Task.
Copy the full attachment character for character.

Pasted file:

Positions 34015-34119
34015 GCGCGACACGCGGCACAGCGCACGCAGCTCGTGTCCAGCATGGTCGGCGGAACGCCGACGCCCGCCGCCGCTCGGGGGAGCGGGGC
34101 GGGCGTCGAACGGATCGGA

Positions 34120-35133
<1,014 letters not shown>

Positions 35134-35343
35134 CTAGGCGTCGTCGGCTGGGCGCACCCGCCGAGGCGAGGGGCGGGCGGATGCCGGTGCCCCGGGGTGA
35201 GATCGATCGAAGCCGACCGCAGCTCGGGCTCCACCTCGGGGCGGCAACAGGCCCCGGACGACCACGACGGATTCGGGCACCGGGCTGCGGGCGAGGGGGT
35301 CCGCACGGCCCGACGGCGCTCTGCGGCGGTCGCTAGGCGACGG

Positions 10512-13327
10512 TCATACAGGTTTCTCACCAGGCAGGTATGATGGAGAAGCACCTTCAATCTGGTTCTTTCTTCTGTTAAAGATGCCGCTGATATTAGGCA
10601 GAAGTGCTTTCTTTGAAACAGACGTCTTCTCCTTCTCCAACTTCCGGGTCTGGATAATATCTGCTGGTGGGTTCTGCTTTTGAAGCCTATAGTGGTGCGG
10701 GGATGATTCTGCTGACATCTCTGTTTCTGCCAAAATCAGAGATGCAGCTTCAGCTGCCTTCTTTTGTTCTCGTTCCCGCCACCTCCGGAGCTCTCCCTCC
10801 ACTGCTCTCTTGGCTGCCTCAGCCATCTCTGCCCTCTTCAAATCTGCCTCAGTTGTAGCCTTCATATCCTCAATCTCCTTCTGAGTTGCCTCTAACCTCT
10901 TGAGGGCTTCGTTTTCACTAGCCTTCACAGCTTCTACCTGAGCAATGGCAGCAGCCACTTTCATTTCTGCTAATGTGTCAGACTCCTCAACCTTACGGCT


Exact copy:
Positions 34015-34119
34015 GCGCGACACGCGGCACAGCGCACGCAGCTCGTGTCCAGCATGGTCGGCGGAACGCCGACGCCCGCCGCCGCTCGGGGGAGCGGGGC
34101 GGGCGTCGAACGGATCGGA

Positions 34120-35133
<1,014 letters not shown>

Positions 35134-35343
35134 CTAGGCGTCGTCGGCTGGGCGCACCCGCCGAGGCGAGGGGCGGGCGGATGCCGGTGCCCCGGGGTGA
35201 GATCGATCGAAGCCGACCGCAGCTCGGGCTCCACCTCGGGGCGGCAACAGGCCCCGGACGACCACGACGGATTCGGGCACCGGGCTGCGGGCGAGGGGGT
35301 CCGCACGGCCCGACGGCGCTCTGCGGCGGTCGCTAGGCGACGG

Positions 10512-13327
10512 TCATACAGGTTTCTCACCAGGCAGGTATGATGGAGAAGCACCTTCAATCTGGTTCTTTCTTCTGTTAAAGATGCCGCTGATATTAGGCA
10601 GAAGTGCTTTCTTTGAAACAGACGTCTTCTCCTTCTCCAACTTCCGGGTCTGGATAATATCTGCTGGTGGGTTCTGCTTTTGAAGCCTATAGTGGTGCGG
10701 GGATGATTCTGCTGACATCTCTGTTTCTGCCAAAATCAGAGATGCAGCTTCAGCTGCCTTCTTTTGTTCTCGTTCCCGCCACCTCCGGAGCTCTCCCTCC
10801 ACTGCTCTCTTGGCTGCCTCAGCCATCTCTGCCCTCTTCAAATCTGCCTCAGTTGTAGCCTTCATATCCTCAATCTCCTTCTGAGTTGCCTCTAACCTCT
10901 TGAGGGCTTCGTTTTCACTAGCCTTCACAGCTTCTACCTGAGCAATGGCAGCAGCCACTTTCATTTCTGCTAATGTGTCAGACTCCTCAACCTTACGGCT